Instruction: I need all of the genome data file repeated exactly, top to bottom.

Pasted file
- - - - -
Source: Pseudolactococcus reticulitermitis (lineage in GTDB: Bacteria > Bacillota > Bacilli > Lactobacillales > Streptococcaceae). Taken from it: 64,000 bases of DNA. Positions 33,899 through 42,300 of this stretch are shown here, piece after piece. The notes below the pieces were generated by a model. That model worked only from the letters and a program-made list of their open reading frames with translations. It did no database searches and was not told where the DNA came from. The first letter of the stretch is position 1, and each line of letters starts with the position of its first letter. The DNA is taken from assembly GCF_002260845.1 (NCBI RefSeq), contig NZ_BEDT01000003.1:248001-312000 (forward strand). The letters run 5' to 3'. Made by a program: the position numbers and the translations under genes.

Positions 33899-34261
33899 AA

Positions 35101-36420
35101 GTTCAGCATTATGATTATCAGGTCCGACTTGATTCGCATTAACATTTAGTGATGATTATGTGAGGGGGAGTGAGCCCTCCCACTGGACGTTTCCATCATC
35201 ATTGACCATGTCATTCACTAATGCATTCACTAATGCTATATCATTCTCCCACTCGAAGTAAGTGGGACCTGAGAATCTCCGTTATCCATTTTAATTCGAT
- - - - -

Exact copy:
Source: Pseudolactococcus reticulitermitis (lineage in GTDB: Bacteria > Bacillota > Bacilli > Lactobacillales > Streptococcaceae). Taken from it: 64,000 bases of DNA. Positions 33,899 through 42,300 of this stretch are shown here, piece after piece. The notes below the pieces were generated by a model. That model worked only from the letters and a program-made list of their open reading frames with translations. It did no database searches and was not told where the DNA came from. The first letter of the stretch is position 1, and each line of letters starts with the position of its first letter. The DNA is taken from assembly GCF_002260845.1 (NCBI RefSeq), contig NZ_BEDT01000003.1:248001-312000 (forward strand). The letters run 5' to 3'. Made by a program: the position numbers and the translations under genes.

Positions 33899-34261
33899 AA

Positions 35101-36420
35101 GTTCAGCATTATGATTATCAGGTCCGACTTGATTCGCATTAACATTTAGTGATGATTATGTGAGGGGGAGTGAGCCCTCCCACTGGACGTTTCCATCATC
35201 ATTGACCATGTCATTCACTAATGCATTCACTAATGCTATATCATTCTCCCACTCGAAGTAAGTGGGACCTGAGAATCTCCGTTATCCATTTTAATTCGAT